This is What it Takes to Make it in the London Comedy Scene

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Photo Source: Funny Women
Award-winning producer Lynne Parker created Funny Women in 2002, now the leading experts in female comedy helping women to perform, write, and do business with humour. The Funny Women Awards are in their fifteenth year and Lynne has produced shows at the Edinburgh Fringe and all over the U.K. Lynne also coaches women in business and public life based on stand up techniques to improve self-confidence and presentation skills both professionally and personally.

What makes a funny woman?
Much the same as for a funny man: the ability to laugh at yourself, not take yourself too seriously and translate that into how you communicate and relate to the world around you. I believe that everybody has the ability to ‘be funny’ and it’s recognizing how you can use this in everyday life or to entertain.

What's the first step for a U.K.-based actor looking to get into comedy?
There are lots of great courses and workshops in the U.K., in major cities like London, Manchester, Brighton, and of course, Edinburgh because of the world-famous Fringe Festival. Getting involved with an organized comedy event will help you to connect and meet other performers and promoters who can offer you gigs or suggest where you can start performing. We get a lot of women taking part in our Funny Women Awards as a way of getting into comedy, particularly as we help them to network with each other and provide support and advice.

What are your favorite ways to hone/develop material?
I run workshops and ‘playdates’ to encourage women into comedy, which exist to help them write, develop and perform material. You can only talk about doing it for so long; there comes a point when you have to get up on stage and try material out! That’s my favourite thing—when I see a woman performing stand up for the very first time. There’s been quite a few over 15 years!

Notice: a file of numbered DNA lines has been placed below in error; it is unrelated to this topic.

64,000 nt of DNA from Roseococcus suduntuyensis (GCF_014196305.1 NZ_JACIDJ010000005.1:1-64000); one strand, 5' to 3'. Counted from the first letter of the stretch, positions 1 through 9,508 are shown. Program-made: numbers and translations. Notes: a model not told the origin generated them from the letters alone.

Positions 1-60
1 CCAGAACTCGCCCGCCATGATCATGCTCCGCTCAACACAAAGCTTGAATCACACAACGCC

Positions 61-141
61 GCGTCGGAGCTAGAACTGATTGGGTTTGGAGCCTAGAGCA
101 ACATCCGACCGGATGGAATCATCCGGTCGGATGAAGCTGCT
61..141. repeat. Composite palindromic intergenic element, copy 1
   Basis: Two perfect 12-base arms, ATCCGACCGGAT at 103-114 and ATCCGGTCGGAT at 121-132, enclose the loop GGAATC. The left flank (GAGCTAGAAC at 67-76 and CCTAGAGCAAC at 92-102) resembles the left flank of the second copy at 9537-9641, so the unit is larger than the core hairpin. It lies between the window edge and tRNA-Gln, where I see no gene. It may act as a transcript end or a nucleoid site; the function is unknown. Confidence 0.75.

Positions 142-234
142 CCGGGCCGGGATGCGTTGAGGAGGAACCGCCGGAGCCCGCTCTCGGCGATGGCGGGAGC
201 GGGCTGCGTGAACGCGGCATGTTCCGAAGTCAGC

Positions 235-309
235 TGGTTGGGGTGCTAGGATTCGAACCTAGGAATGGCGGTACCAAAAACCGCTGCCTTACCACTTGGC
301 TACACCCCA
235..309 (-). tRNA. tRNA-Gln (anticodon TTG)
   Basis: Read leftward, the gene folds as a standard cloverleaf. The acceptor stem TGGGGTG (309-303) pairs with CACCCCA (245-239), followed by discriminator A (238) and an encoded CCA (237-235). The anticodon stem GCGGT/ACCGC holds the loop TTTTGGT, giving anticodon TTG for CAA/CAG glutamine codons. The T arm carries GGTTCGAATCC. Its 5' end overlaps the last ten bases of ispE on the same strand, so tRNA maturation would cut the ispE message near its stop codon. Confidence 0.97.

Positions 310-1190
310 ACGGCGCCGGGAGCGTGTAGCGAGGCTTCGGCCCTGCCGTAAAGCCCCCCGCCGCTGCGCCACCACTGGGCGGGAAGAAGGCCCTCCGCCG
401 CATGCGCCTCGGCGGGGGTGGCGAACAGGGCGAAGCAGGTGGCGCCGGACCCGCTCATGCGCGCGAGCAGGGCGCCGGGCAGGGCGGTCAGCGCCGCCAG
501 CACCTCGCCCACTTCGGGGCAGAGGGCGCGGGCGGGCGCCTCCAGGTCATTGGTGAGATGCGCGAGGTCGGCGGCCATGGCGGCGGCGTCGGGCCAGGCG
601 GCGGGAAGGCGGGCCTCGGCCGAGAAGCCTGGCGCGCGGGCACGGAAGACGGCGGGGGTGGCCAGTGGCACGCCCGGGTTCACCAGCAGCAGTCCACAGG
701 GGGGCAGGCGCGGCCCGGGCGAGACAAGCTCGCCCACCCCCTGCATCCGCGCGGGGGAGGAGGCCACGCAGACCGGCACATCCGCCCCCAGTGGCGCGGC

How can comedy training add to an actor’s career?
Actors are reliant on a script so writing and performing their own material as a stand-up is a completely different discipline. Comedy coaching or helping somebody to perform stand up encourages them to think on their feet, improvise, experiment and create their own persona, the extreme end of that being to create an alter ego or ‘character’ act. This can really help with acting and comic timing is a brilliant skill to have. It’s all about watching, listening and active engagement even though it appears very solitary. Your main relationship is with the audience if you are a solo act, and learning to ‘read the room’ is also a wonderful way to improve your performance as an actor, singer, musician, or public speaker.

READ: 10 Comedy Terms Every Actor Should Know

What comedy trends have you spotted lately?
I book a lot of corporate events to promote and develop diversity so it’s great to see how much more diverse comedy line-ups are becoming. We’re not there yet sadly but it’s a great deal improved from when I started Funny Women up in 2002 because a misogynistic comedy promoter told me that ‘women aren’t funny’. We have a lot of openly gay performers who can talk about things that relate to them and women are ‘allowed’ to talk more freely about their bodies, periods, sex, and previously taboo subjects. It’s more open, inclusive and honest.

How has the comedy scene in London changed in the last five years?
It’s got much harder to sell live comedy in London because there is so much on offer. You can see comedy any night of the week for free which is fine as long as we can still persuade people to pay for the good stuff. I am concerned that stand up comedy can be devalued so I would advise anybody visiting London to trust the established comedy venues who book big names ‘off the telly’ and pay for it. For grassroots comedy, free entry shows and competition nights are fantastic for seeing new acts who might be the stars of tomorrow. At the top end, arena shows are very expensive and some of the acts are now like rock stars! This isn’t everybody’s cup of tea so maybe try and see you favourite act on tour around the U.K. somewhere, which will be cheaper than the O2 or Wembley Arena.